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Sunday, August 30, 2015

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Itzhak Perlman: A gifted violinist stuns the heart, stirs the soul

Tags: Arts
Itzhak Perlman, left, and Cantor Yitzchak Meir Helfgott

Emotions inevitably soar whenever Itzhak Perlman plays his violin. He is a uniquely gifted musician whose tender-hearted nature, uncanny understanding of most composers’ intentions for their work and sheer, dynamic, physical skill always combine to create a memorable auditory-sensual-musical experience.

His ability to stun the heart and stir the soul with the sounds he evokes from his instrument may be unparalleled among violinists in our generation.

When those sounds are the liturgical, folkloric, Yiddish melodies and tunes of the Ashkenazi Jewish world; when Perlman shares the stage with the renowned Yitzchak Meir Helfgott, chief cantor of Park East Synagogue in New York and the cantor’s piano accompanist Cantor Daniel Gildart; when Perlman and Helfgott are joined by the Klezmer Conservatory Band and the 17-piece Eternal Echoes Chamber Orchestra conducted by Russell Ger; and when the repertoire of selections is arranged by the scholar composer Hankus Netsky, the result is an emotional feast.

Indeed, such was the musical-emotional banquet last week at Roy Thomson Hall in Toronto. The two virtuosos, in a sense, reprised their performance of a year ago at the same venue. The musical offerings were not the same as last time, but the dreamy, sentimental evocations and electric charges of spirit and enthusiasm were.

From the very first instant Perlman “scootered” onto the stage, he held the audience rapt with his personality and the music that flowed from his violin. His solo virtuosity, his duets with Helfgott, his accompaniment of other performers and his playful banter with Netsky and the audience were the solid, colourful twine that held the concert together.

The large, appreciative audience was treated to a variety of some 14 offerings that included lively, high-spirited klezmer dance tunes, soulful Yiddish melodies and soaring cantorial piyutim (prayers). The adroit, smooth relationship between Perlman and Helfgott was never more poignantly demonstrated than during their performance of the two Yiddish songs A Dudele and A Yiddishe Mameh.

A Dudele, the theologically definitive monologue by the storied chassid, Levi Yitzhak of Berditchev, and A Yiddishe Mameh, the tearful reminiscence by an adult child, embodied the musical and emotional essence of the evening. In each song, Perlman and Helfgott achieved a combined musical splendour that built upon the characteristically minor key, lachrymose centre of Yiddish melodies, but rose far above to an impassioned affirmation of collective belonging and comfort.

The encore selection – Shlomo Carlebach’s rendition of the Passover Haggadah song Adir Hu – was a rousing, foot-stomping, sing-along delivery performed by the entire ensemble.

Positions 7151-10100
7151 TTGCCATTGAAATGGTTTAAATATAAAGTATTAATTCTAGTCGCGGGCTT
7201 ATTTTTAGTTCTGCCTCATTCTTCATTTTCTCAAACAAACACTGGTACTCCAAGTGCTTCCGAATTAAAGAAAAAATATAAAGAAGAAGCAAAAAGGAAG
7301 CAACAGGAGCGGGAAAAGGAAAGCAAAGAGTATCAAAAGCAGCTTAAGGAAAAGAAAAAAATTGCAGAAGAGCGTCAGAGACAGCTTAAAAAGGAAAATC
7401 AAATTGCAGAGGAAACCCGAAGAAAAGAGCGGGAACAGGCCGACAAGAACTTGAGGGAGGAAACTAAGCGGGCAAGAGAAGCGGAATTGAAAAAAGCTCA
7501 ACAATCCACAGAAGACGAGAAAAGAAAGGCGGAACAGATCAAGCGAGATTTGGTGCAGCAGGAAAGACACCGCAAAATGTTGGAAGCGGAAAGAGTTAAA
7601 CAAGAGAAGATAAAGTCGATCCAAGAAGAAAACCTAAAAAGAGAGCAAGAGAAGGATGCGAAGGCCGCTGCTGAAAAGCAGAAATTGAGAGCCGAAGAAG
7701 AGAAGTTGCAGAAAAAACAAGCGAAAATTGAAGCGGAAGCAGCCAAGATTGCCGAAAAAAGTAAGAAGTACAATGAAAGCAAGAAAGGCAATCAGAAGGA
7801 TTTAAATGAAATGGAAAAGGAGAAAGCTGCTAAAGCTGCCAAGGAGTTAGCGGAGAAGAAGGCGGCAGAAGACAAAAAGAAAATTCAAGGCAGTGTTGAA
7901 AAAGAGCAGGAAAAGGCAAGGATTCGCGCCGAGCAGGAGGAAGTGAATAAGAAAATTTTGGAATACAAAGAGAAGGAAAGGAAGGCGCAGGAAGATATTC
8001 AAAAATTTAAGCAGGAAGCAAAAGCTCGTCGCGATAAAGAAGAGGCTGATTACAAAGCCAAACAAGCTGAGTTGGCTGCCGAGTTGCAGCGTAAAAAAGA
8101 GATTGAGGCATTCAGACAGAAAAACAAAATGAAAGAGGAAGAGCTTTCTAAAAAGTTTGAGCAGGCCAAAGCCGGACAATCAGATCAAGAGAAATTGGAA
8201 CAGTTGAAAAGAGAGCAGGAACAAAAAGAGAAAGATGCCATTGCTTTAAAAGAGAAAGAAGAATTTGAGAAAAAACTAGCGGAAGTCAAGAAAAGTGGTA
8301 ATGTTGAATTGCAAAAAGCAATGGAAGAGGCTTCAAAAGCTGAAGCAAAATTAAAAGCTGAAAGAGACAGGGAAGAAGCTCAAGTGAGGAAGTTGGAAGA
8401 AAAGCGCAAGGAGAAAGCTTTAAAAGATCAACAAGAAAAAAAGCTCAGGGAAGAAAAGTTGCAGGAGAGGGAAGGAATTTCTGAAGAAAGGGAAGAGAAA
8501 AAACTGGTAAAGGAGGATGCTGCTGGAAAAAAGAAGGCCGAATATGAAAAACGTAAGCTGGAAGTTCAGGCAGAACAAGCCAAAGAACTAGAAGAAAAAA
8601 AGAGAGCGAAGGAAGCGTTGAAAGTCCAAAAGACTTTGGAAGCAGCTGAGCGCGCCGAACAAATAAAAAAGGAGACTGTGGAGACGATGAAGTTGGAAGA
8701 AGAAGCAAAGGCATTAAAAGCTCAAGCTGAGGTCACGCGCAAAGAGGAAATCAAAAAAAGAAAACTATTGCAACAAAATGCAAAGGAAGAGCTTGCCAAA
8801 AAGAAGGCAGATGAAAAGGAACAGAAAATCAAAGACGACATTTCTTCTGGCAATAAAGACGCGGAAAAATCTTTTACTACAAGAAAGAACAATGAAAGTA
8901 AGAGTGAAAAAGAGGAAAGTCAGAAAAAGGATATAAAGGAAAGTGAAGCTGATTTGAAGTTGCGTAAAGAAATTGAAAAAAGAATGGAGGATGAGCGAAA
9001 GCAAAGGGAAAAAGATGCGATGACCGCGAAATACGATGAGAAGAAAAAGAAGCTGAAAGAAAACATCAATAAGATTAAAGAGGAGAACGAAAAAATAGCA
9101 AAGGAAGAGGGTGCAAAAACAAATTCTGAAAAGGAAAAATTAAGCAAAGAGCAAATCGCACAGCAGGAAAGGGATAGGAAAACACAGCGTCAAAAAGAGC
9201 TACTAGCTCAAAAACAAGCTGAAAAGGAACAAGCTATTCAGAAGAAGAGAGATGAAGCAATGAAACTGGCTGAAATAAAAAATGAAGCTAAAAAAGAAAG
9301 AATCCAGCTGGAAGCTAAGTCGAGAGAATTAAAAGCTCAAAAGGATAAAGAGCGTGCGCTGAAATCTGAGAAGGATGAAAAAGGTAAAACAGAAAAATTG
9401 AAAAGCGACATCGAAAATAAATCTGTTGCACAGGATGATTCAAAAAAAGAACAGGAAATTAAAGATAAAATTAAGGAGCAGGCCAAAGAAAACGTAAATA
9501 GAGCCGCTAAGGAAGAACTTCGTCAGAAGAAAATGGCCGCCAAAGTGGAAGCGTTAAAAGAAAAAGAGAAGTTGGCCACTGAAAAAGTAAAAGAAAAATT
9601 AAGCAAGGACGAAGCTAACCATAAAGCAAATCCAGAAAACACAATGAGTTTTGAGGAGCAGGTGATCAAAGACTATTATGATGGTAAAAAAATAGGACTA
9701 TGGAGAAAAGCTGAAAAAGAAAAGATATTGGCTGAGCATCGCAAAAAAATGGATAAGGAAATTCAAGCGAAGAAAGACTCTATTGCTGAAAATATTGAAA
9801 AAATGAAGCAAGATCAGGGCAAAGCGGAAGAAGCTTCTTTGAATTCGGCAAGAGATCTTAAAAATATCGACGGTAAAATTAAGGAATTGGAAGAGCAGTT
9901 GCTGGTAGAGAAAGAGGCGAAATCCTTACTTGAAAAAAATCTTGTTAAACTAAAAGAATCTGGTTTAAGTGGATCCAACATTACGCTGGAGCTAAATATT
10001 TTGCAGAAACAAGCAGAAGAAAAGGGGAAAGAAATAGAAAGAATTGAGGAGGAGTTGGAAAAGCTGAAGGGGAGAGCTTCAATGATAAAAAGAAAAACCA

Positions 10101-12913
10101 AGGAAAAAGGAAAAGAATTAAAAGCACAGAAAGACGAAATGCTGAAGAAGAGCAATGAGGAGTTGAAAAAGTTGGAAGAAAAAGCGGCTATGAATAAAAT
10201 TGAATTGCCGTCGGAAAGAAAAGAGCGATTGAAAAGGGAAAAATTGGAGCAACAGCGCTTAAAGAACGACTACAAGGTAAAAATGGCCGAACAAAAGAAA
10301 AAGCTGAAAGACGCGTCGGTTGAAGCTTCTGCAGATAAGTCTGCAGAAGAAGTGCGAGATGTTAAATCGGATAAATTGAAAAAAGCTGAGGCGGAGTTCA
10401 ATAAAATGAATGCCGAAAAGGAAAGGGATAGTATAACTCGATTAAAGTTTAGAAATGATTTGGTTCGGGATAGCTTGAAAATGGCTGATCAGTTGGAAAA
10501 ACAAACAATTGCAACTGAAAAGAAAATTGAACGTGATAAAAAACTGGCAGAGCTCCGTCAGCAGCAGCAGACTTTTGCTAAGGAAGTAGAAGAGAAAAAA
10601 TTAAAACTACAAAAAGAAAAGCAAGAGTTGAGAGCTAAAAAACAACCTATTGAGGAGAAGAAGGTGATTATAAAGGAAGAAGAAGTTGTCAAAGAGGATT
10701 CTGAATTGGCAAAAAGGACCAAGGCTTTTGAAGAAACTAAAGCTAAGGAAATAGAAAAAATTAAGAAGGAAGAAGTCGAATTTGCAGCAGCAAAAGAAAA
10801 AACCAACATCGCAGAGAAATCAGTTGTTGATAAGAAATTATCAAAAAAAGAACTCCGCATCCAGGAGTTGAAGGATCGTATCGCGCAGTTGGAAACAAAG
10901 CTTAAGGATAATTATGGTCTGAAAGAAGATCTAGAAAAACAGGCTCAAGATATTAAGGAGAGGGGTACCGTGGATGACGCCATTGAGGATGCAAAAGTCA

As they left the auditorium, many audience members could be heard humming bits and pieces of the songs the masters had performed for them.

The concert, entitled Eternal Echoes: Songs and Dances for the Soul, was in support of Chai Lifeline Canada. It was the seventh annual Sing for the Children event on behalf of the organization, whose services are dedicated to helping families cope with the emotional, financial and other distresses that arise when a child is struck with serious illness.

Yummy Schacter, who along with his wife Shoshana, founded the annual Sing for the Children program seven years ago, described the Perlman-Helfgott concert as “very moving and uplifting. We achieved our double purpose of providing an evening of incredible entertainment as well as highlighting the important work of the organization. Every year, the event continues to grow and raises more awareness for Chai Lifeline.”

Craig Fried, director of development of Chai Lifeline Canada told The CJN the organization’s donors are its “heroes” since it is they who “afford us the opportunity to provide the critical support that our children and families need in their most vulnerable time.” Fried praised the organization’s supporters for “helping establish an organization that provides care with compassion and a high degree of support to achieve the best outcomes.” As an example, he noted that the organization recently received a grant from the Ontario Trillium Foundation for its after-school therapy program called Shining Stars, for children with physical disabilities or those who suffer from cancer. Two donors have since come forward to ensure the program’s long-term stability. 

The organization used the occasion to honour Dena and Daniel Gryfe and Bracha Silver for the respective and impressive examples of philanthropy and strength of character.

All of organization’s programs are free of charge to children and their families. For more information, call 647-430-5933 or visit www.ChaiLifelineCanada.org.

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